The USPTO is unique among federal agencies because it operates solely on fees collected by its users, and not on taxpayer dollars. The USPTO is based in Alexandria, after a 2005 move from the Crystal City area of neighboring Arlington, the head of the USPTO is Michelle K. Lee. She took up her new role on January 13,2014, on March 13, she formally took office as Director after being nominated by President Barack Obama and confirmed by the U. S. Senate. She formerly served as the Director of the USPTOs Silicon Valley satellite office, the USPTO cooperates with the European Patent Office and the Japan Patent Office as one of the Trilateral Patent Offices. The USPTO mission is to maintain a permanent, interdisciplinary historical record of all U. S. patent applications in order to fulfill objectives outlined in the United States Constitution. The legal basis for the United States patent system is Article 1, Section 8, an additional building in Arlington, was opened in 2009. The USPTO was expected by 2014 to open its first ever satellite offices in Detroit, Denver, the first satellite office opened in Detroit on July 13,2012.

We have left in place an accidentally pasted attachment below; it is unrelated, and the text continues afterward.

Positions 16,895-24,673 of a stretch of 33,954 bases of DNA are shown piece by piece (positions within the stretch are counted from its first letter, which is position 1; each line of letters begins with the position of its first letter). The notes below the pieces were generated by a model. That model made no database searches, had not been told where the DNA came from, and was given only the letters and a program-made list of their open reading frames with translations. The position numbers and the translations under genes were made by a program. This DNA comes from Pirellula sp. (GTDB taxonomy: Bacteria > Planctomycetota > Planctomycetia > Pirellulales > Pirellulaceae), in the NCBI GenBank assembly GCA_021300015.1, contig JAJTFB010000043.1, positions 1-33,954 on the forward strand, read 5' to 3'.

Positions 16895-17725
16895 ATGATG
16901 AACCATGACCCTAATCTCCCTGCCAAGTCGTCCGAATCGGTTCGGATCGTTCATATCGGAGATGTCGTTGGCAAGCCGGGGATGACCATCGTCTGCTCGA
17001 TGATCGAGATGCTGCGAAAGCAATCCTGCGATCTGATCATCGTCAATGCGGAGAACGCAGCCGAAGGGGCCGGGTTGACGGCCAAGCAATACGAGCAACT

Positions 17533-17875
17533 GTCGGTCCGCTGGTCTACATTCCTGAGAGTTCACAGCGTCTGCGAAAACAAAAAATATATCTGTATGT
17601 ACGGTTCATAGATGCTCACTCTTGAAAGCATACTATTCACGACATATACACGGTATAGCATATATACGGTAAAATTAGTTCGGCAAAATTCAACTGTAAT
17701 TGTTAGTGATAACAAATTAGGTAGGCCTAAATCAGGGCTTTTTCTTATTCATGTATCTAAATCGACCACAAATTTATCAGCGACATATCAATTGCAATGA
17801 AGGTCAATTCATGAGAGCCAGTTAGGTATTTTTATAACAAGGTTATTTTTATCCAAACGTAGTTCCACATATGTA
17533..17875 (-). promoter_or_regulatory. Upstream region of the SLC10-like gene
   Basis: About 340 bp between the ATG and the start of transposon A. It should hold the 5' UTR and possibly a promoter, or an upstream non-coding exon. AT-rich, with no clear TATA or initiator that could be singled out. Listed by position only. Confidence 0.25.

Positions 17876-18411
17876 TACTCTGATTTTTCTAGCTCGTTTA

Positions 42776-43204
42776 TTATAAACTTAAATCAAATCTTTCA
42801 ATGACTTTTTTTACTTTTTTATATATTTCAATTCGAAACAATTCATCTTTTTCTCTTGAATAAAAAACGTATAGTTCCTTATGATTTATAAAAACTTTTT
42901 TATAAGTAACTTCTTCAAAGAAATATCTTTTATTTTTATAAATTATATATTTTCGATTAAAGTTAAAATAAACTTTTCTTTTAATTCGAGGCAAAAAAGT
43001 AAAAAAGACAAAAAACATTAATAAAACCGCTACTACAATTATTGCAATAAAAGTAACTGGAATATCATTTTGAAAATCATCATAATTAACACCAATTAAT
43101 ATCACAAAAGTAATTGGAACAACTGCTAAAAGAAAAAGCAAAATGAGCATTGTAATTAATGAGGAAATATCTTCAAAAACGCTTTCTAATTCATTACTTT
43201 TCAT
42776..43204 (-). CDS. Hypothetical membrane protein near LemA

In 2013, due to the sequestration, the satellite office for Silicon Valley. However and infrastructure updates continued after the sequestration, and the Silicon Valley location is due to open in San Jose City Hall in mid-2015. As of September 30,2009, the end of the U. S. governments fiscal year, of those,6,242 were patent examiners and 388 were trademark examining attorneys, the rest are support staff. They are generally newly graduated scientists and engineers, recruited from universities around the nation. They hold degrees in scientific disciplines, but who do not necessarily hold law degrees. Unlike patent examiners, trademark examiners must be licensed attorneys, all examiners work under a strict, count-based production system. For every application, counts are earned by composing and mailing a first office action on the merits, the Patent Operations of the office is divided into nine different technology centers that deal with various arts. Prior to 2012, decisions of patent examiners may be appealed to the Board of Patent Appeals and Interferences, the United States Supreme Court may ultimately decide on a patent case.